Foster, Brad W. – Folkomix #1


Folkomix #1 Now Available!  $.75

1985!  That’s when this comic came out.  The answer to this would probably depress me if I knew it, but how many of you were even alive in 1985?  Sigh.  Anyway, I picked this to review from the pile of Brad’s comics more or less at random, and he was nice enough to send in a whole bunch of mini comics from the 80’s and early 90’s.  How well do you know your comics history?  Were you aware of the recent Fantagraphics collection of minis from the 80’s?  Maybe you should look into this stuff, get in touch with some small press roots.  This comic is a response to a critic that apparently told Brad 25 years ago (christ) that he couldn’t draw a fly.  He made his style as simplistic as possible and drew a comic that is essentially a family portrait of yokels, including the farm animals, tractor and the family sitting down for supper.  He even threw in some flies on the back cover, just to show that he could, in fact, draw them.  There will be very many more of these minis gracing these pages soon enough, don’t you worry about that.  As for this one, it’s short, fairly amusing and cheap.  There are worse combinations.  $.75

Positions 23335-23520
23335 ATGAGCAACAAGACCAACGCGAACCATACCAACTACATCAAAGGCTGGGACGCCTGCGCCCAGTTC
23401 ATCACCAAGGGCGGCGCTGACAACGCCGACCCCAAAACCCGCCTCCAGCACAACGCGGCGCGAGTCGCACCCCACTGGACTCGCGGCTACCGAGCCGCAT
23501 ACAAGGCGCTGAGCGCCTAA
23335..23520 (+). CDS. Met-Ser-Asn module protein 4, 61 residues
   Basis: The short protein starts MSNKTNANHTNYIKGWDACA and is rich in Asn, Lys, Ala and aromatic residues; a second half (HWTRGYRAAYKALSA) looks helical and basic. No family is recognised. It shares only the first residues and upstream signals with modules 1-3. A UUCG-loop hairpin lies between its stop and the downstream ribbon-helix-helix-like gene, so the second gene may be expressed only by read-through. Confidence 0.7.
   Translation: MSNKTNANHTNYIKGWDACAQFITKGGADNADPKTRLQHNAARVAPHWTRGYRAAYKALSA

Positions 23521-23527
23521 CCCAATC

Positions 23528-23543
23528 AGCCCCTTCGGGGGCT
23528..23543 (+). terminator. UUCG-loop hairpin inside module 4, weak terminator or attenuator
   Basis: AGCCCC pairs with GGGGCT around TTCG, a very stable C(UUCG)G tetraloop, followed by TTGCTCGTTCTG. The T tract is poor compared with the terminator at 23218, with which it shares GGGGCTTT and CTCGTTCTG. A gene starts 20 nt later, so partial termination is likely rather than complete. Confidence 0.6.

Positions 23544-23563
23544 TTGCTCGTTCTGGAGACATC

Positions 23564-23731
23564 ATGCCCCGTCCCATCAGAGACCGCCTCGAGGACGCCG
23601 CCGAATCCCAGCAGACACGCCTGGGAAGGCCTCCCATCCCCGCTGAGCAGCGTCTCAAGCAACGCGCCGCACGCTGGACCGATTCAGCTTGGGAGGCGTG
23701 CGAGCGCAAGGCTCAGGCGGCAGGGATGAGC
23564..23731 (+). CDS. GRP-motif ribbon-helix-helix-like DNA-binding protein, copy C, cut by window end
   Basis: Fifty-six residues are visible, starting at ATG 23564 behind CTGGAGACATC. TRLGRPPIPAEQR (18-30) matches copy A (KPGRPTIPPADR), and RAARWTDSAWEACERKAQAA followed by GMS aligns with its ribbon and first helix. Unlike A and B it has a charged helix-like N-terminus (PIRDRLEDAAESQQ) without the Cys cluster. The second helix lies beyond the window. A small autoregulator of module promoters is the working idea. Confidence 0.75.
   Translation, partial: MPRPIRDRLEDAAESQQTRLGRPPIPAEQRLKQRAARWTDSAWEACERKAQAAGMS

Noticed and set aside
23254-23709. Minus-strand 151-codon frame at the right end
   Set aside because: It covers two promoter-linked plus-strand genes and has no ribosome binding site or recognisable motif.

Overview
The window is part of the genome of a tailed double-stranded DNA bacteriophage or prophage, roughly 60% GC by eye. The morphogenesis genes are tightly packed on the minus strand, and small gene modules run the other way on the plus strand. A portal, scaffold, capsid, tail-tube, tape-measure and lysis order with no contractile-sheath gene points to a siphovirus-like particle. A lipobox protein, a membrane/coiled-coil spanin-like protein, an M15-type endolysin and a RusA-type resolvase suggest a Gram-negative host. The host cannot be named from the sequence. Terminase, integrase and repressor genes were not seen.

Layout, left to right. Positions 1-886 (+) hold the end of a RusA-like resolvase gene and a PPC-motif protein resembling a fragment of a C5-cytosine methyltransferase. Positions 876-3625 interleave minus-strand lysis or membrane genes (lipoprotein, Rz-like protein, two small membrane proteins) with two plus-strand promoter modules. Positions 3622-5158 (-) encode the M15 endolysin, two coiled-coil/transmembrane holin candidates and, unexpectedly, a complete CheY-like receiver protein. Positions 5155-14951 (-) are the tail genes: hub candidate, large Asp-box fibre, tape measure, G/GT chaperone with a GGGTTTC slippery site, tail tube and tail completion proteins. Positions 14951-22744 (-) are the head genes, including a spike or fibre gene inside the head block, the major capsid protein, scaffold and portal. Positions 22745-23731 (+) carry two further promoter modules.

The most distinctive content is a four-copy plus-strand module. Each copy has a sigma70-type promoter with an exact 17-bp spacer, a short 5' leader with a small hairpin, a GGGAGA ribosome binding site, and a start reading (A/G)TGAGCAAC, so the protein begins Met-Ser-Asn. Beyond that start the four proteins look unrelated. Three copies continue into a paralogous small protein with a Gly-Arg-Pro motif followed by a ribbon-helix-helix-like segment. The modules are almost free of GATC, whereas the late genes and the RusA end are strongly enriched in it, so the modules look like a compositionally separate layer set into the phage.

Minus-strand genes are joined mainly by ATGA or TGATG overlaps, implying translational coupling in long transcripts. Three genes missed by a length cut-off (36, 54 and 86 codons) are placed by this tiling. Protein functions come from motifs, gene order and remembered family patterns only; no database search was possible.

Foster, Brad W. – Time Warp Comix #3


Website where you can buy this

Time Warp Comix #3 Now Available! $.75